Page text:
During Samsung’s announcement of the Galaxy S21, Galaxy S21 Plus, and the Galaxy S21 Ultra, the company didn’t care to showcase how it partnered with Qualcomm not just for its Snapdragon 888 but for its smaller mmWave antenna modules. A recent teardown of the flagship showed that the innards are almost identical to those present in the Galaxy S20, but with a small change.
Qualcomm Earlier Mentioned in 2020 That Its Next-Gen mmWave Antenna Modules Are Smaller, Allowing Phone Makers to Conserve Ample Space
The first teardown of the flagship showed what appeared to be Qualcomm’s third-generation QTM535 mmWave antenna modules. Apparently, there are two of them, as you can see in the image below. Since they are compact in size, Samsung has room to place different components inside. Also, there are two mmWave antenna modules, most likely to improve mmWave 5G performance and signal reliability.
If you don’t know, mmWave 5G doesn’t sport the same range as the sub-6GHz standard, and though it’s speedy, performance can immediately take a nosedive if there are signal issues. During Qualcomm’s announcement back in February 2020, when it announced its third-generation QTM535 mmWave antenna modules, it mentioned that the new modules take up less space, allowing manufacturing companies to release thinner devices. The QTM535 is also compatible with global bands.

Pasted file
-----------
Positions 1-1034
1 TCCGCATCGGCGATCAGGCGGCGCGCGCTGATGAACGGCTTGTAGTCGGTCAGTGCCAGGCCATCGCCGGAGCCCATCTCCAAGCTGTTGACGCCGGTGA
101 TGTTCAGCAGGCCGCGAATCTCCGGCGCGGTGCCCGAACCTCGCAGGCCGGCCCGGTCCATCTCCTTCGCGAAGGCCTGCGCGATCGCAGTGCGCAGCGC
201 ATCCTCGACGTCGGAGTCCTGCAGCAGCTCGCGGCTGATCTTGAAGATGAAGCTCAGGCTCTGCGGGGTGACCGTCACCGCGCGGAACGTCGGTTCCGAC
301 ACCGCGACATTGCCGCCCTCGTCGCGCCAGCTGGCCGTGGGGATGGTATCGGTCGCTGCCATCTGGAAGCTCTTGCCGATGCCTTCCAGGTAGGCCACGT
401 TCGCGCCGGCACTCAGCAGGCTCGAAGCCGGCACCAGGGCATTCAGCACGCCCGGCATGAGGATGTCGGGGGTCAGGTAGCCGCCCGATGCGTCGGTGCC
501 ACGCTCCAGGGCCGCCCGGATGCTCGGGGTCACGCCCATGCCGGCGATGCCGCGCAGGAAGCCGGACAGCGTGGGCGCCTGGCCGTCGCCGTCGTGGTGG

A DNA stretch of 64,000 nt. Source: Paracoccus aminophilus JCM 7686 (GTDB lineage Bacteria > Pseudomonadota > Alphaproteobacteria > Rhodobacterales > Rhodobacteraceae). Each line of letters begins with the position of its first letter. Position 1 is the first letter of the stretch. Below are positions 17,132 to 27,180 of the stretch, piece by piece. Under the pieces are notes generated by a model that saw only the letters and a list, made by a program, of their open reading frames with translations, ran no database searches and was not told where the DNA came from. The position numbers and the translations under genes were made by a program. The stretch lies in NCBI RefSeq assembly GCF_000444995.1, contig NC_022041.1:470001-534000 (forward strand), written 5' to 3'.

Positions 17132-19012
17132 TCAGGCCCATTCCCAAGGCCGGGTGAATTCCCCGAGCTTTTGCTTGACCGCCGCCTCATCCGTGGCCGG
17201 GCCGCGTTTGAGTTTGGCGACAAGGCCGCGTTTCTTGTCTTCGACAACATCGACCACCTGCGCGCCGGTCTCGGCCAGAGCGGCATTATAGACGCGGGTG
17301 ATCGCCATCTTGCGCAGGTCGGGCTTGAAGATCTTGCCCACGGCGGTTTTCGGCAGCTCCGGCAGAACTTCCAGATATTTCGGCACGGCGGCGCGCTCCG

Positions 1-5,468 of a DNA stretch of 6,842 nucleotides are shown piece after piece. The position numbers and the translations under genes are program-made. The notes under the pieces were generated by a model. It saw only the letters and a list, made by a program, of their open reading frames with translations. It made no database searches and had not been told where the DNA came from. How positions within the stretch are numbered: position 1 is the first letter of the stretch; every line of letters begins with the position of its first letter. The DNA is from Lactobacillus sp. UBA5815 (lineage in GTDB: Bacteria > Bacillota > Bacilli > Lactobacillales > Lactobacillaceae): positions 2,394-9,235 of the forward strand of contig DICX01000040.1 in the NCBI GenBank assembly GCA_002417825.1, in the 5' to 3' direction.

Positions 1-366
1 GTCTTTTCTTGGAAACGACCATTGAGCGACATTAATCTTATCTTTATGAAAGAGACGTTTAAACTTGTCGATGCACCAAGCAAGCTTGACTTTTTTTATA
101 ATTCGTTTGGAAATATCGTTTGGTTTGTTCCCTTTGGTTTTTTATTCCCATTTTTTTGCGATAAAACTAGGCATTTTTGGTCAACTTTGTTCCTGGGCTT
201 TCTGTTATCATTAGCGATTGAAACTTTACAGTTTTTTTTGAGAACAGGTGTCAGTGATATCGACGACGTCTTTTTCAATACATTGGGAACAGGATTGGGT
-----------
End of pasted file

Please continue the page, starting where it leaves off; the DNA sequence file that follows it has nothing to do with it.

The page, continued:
The Snapdragon 888 based Galaxy S21 could be on of the first phones making use of Qualcomm's narrower QTM535 mmWave antenna module. Source (image flipped): https://t.co/jQQuohZuor pic.twitter.com/yIfTRiuFDb
— Nicolas La Rocco (@roccetry) January 18, 2021
We appreciate that these mmWave modules can easily be detached from the Galaxy S21’s logic board. Unlike some components that are glued in place using adhesive, Samsung has taken a different approach. Assuming one of the components gives up, they can easily be taken apart and transported for appropriate servicing. However, we wouldn’t recommend removing these parts yourself, as a previous report shows that Samsung is locking down third-party repairs.
Assuming you perform the replacement procedure yourself, it could cause cellular connectivity and performance to behave haphazardly. These mmWave antenna modules may end up in the iPhone 13 lineup, too, so let us keep our fingers crossed and see how many other flagships these pop up in.
News Source: PBKreviews